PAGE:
A few years later, I participated in the inauguration ceremony of the new UN campus in Bonn and I ended up bumping into then-UN Secretary-General Kofi Annan. I asked him how he thought young people could make a difference, and why there were such few young people taking part in UN conferences on the environment. To my astonishment, he sat down with me and we had a short conversation. He encouraged me to follow my path in the environmental sector and put all my energy into achieving my goals. I promised him I would not give up and that I would dedicate myself to become part of a youth movement for biodiversity. Until he passed away in 2018, I wrote letters to him with "progress reports" about my work. It was because of this chance encounter that I felt motivated to create GYBN.
What message do you have for today’s political or business leaders?
Stop the same! Stop thinking that the same way of doing things that brought us here is going to get us out of the twin biodiversity and climate crisis.
Start thinking in more radical and truly transformative ways -- because short-term solutions and quick fixes are not going to solve anything anymore.
Stop any false solutions, such as carbon credit schemes or biodiversity-offsetting - the science is clear - they don't work and they only delay real solutions! We don't have time for this anymore.
Start thinking about equity and justice and what it means for your work and realize that we cannot design any biodiversity policies without addressing them, because inequality and injustice are the true drivers of biodiversity loss.
Stop looking at the world as a place that is divided into countries that will forever remain poor or always stay rich and think about how we can truly live in solidarity and build a world where the Global North and Global South truly work together to save the one shared ecosystem that allows all of us to live.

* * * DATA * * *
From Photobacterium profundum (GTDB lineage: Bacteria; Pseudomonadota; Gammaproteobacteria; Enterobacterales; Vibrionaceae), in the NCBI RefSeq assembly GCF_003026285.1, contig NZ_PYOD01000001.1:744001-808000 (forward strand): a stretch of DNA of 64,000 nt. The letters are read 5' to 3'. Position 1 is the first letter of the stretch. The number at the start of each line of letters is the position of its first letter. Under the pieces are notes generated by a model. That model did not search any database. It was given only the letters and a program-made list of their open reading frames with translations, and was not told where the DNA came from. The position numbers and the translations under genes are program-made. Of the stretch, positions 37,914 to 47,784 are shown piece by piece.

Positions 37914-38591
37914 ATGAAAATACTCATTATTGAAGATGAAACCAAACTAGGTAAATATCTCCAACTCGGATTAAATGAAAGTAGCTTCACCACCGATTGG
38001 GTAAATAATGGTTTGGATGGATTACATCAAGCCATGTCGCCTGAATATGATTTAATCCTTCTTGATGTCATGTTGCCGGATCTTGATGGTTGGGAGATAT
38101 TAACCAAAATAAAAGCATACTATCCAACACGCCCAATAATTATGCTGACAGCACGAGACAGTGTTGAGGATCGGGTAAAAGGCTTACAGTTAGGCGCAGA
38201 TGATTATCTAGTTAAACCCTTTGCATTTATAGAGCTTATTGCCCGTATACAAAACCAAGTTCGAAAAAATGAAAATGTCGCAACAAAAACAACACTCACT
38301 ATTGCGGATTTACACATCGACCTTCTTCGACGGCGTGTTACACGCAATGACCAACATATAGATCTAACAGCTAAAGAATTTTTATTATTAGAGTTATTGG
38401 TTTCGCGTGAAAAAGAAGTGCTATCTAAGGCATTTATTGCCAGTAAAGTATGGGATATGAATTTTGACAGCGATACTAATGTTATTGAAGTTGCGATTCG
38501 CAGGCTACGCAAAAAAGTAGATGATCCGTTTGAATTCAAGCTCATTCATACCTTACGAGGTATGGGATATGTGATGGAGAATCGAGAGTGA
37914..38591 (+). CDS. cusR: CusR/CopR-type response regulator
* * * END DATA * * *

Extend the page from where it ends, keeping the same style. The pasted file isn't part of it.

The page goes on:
What are your other interests and areas of study?
I love teaching about environmental governance and international negotiations. I have taught several courses for master's and PhD students at different universities in Europe.
I also like art history. I am passionate about photography and historical architecture and am working on a project create a World Atlas of Art Nouveau Architecture. This architectural style was in many ways inspired by nature. So far I have been to more than 700 places in 75 countries, and still counting.
I also love trains and public transportation. Whenever possible, I try to travel by train and write travel guides about the beauty of train travel.
What are you looking forward to at the GEF Assembly?
I hope that the GEF Assembly will be a space to really rethink biodiversity finance and funding systems. In particular I hope that the GEF Assembly will focus on making biodiversity funding systems, especially the Global Biodiversity Framework Fund, more accessible for Indigenous Peoples and Local Communities, civil society, women, and youth. Specifically, I look forward to discussions about how funding can be distributed in a more targeted and much less bureaucratic way than it is today, with more funds made accessible for civil society and youth-led organizations.